The value of toxin profiles in the chemotaxonomic analysis of paralytic shellfish toxins in determining the relationship between British Alexandrium spp. and experimentally contaminated Mytilus sp.

Adam M. Lewis, Karl J. Dean, David M. Hartnell, Linda Percy, Andrew D. Turner, Jane M. Lewis

Research output: Contribution to journalArticlepeer-review

9 Citations (Scopus)

Abstract

Although phytoplankton is ubiquitous in the world's oceans some species can produce compounds that cause damaging effects in other organisms. These include the toxins responsible for paralytic shellfish poisoning, which, in UK waters, are produced by dinoflagellates from the Alexandrium genus. Within Great Britain (GB) a monitoring programme exists to detect this harmful genus as well as the Paralytic Shellfish Poisoning (PSP) toxins in the flesh of shellfish from classified production areas. The techniques used for toxin analysis allow for detailed analysis of the toxin profiles present in contaminated shellfish. It is possible to compare the toxin profiles of contaminated shellfish with the profiles from toxin producing algae and use this information to infer the causative microalgal species responsible for the contamination. This study sought to evaluate the potential for this process within the GB monitoring framework. Two species of toxic Alexandrium, A. catenella from Scotland and A. minutum from Southern England, were fed to mussels (Mytilus sp.) under controlled conditions. The toxin profile in mussels derived from feeding on each species independently, when mixed and when introduced sequentially was analysed and compared to the source algal cultures using K means cluster analysis. Toxin profiles in contaminated shellfish clustered with those of the causative algae and separately from one another during toxin accumulation and, where A. catenella was the sole toxin source, during depuration. During depuration after feeding with A. minutum and where mixed or sequential feeding was undertaken deviant toxin profiles were observed. Finally, data generated within this experimental study were compared to monitoring data from the GB official control programme. These data indicated that the causative algal species in sole source contaminations could be inferred from toxin profile analysis. This technique will be of benefit within monitoring programmes to enhance the value of data with minimal additional expense, where the toxin profiles of causative microalgae have been well described.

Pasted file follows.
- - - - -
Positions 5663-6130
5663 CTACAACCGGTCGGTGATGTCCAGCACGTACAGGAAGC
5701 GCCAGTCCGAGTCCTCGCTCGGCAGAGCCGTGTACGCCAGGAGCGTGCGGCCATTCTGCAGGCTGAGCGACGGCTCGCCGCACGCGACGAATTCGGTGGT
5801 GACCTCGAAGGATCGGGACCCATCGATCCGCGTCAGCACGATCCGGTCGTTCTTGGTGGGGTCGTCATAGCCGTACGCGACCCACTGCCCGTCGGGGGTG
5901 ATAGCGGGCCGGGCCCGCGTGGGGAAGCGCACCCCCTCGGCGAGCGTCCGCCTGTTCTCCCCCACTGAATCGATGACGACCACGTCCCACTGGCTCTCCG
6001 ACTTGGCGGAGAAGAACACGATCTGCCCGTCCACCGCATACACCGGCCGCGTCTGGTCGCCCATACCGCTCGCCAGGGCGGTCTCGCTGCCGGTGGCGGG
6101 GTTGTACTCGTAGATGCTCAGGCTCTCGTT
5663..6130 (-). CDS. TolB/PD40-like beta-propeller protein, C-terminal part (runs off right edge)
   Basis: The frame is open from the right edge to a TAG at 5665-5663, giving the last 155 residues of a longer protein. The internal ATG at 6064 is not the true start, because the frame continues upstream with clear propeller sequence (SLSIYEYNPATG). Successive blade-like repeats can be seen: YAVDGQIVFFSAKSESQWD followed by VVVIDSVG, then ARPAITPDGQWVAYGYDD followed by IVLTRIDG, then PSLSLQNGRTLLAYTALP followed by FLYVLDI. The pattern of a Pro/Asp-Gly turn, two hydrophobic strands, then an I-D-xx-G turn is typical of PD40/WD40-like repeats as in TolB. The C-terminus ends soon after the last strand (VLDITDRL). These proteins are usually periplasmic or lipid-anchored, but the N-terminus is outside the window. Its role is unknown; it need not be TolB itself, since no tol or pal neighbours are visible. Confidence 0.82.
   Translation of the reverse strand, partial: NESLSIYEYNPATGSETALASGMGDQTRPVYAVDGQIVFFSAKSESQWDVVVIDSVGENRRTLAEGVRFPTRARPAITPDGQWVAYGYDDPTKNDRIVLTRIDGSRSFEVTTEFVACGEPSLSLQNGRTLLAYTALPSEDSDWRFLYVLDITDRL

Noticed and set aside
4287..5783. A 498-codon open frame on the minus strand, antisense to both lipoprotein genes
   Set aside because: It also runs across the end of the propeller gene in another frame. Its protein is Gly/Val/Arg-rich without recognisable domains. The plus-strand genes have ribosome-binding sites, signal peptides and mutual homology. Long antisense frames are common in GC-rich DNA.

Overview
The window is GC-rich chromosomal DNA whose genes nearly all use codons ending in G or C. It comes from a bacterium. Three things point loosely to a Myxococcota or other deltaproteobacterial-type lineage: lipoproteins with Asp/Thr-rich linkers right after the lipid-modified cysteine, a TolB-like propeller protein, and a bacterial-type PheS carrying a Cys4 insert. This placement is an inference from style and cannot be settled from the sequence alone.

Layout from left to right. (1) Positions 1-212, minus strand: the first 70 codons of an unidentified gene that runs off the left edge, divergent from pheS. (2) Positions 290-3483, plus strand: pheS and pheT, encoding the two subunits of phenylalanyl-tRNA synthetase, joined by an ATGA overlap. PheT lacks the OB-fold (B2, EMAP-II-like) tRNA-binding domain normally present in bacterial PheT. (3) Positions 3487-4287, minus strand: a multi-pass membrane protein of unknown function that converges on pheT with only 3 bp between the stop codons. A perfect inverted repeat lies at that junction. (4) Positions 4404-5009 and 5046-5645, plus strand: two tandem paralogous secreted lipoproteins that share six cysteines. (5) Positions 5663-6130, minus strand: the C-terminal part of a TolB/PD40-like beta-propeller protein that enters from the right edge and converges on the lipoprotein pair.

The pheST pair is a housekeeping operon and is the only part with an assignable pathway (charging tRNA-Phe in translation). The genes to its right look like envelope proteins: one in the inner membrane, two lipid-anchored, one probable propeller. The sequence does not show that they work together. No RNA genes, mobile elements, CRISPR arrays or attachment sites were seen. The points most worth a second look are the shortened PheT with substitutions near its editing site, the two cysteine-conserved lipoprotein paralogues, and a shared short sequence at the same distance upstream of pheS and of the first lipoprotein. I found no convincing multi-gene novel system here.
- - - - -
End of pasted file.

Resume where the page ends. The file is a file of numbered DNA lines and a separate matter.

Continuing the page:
Original languageEnglish
Article number102131
JournalHarmful Algae
Volume111
DOIs
Publication statusPublished - 4 Dec 2021

Keywords

  • Alexandrium
  • Chemotaxonomy
  • Harmful algae
  • Paralytic shellfish poisoning

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